Got tummy troubles? Feeling sluggish? Time to take care of your gut! Our digestive tracts are hard at work and they’re a mighty important and powerful part of our bodies. Did you know that the digestive tract has more nerve endings than the spine? Exactly what role this plays is something we’re only just beginning to understand, but one thing is for sure: we need to nurture our guts!
First and foremost, eat a healthy diet. Plain and simple. Because what’s good for you, dear eater, is naturally also good for your gut. But if you want to get down and detailed, here are some specifics for good digestive health.
Dietary fiber is super important for a healthy gut. There are two kinds of dietary fiber: soluble and insoluble. Soluble fiber forms a gel when mixed with liquid, whereas insoluble fiber passes through our system more or less intact. Soluble fiber binds with fatty acids, which helps to lower LDL (bad) cholesterol and helps moderate blood sugar absorption. Sources of soluble fiber include oats, some beans, edamame and tofu, avocado, sweet potatoes, and pears.
Insoluble fiber helps prevent constipation, and regulates the acidity level in the intestines. It sweeps up debris as it moves through your digestive tract, sloughing dead cells from the intestinal walls, and generally keeps things moving along well, like a street sweeper cleaning up all those empty paper cups tossed on the street after a marathon. Sources of insoluble fiber include wheat bran (including bran cereal), most beans, lentils, most whole grains and vegetables.
Don’t worry about whether you’re getting soluble or insoluble fiber. Many fiber-rich foods contain both, so simply aim for a diet with lots of whole grains, fresh fruits and vegetables, beans, and legumes, and you’ll have your fiber content covered.
Probiotics are the friendly bacteria that populate your gut and help keep things in happy harmony. One of their most important jobs, as we understand it, is that they help keep harmful bacteria at bay. But probiotics are also responsible for helping to break down food as it passes through the intestines via fermentation. They also play a role in nutrient absorption and utilization, and they may even play a role in your mood. There’s a lot we still don’t know about probiotics, but what we do know is that they’re pretty important for healthy digestion.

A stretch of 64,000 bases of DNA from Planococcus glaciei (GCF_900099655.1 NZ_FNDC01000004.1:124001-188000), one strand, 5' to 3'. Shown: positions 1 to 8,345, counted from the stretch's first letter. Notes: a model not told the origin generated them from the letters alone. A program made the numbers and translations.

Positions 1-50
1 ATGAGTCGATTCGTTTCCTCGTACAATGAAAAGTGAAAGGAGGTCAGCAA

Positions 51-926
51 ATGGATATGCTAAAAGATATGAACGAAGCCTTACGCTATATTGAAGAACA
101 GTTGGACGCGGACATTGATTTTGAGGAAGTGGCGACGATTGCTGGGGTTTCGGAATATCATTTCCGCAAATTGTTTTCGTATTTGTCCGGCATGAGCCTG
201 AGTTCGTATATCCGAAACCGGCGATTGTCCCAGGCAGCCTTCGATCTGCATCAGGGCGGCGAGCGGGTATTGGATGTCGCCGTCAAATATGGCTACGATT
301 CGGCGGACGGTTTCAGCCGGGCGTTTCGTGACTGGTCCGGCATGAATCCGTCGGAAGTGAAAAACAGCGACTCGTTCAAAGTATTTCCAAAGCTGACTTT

Prebiotics are indigestible fibers that feed and nourish the probiotics in our guts. Since these fibers are indigestible, they work their way through our digestive tract to the colon where they are fermented and broken down by probiotic bacteria. Prebiotic fibers are found in foods such as green bananas, asparagus, onions, leeks, and jicama.
Lacto-fermented foods such as natural yogurt, kefir, kimchi, sauerkraut, and kombucha are as popular as ever, and with good reason. Fermented foods are a natural source of probiotics, the happy bacteria that are beneficial for digestion. Eating fermented foods is also attributed with boosting immunity, increasing resistance to infection, and just generally promoting good digestion.
Fermenting foods can also be seen as a sort of “pre-digestion” which helps to unlock the nutrient potential of certain foods. For example, tempeh, a fermented soybean cake originally from Indonesia, is fermented with the mold Rhizopus oligosporus in a process similar to cheese making. The fermentation process makes digestion easier and nutrients like zinc, calcium, and iron are more bio available than in non-fermented soy products like tofu.
If you want a happy gut, you gotta stay hydrated! All that fiber needs water in order to move effectively through the digestive tract, and since soluble fiber absorbs liquid as it passes through, staying hydrated is super important. Stick with just regular old water as much as possible, and try to avoid caffeinated, sugar-sweetened, and artificially sweetened beverages.
If you drink alcohol (this nutritionist loves her wine!), enjoy in moderation and allow yourself at least two consecutive alcohol-free days per week.
Aim for regular, and reasonably-sized snacks and meals. Consider that digestion takes up a lot of the body’s resources, so it’s important that we give our gut a bit of a rest from time to time to allow it to do its job properly, rather than constantly bombarding it with food. Being upright (as opposed to lying down) and active helps the digestion process and prevents reflux, so avoid a big heavy meal right before bedtime. Aim for larger meals earlier in the day when you’re going to need that energy, and smaller meals or snacks later in the day.
Yogurt photo via Shutterstock.
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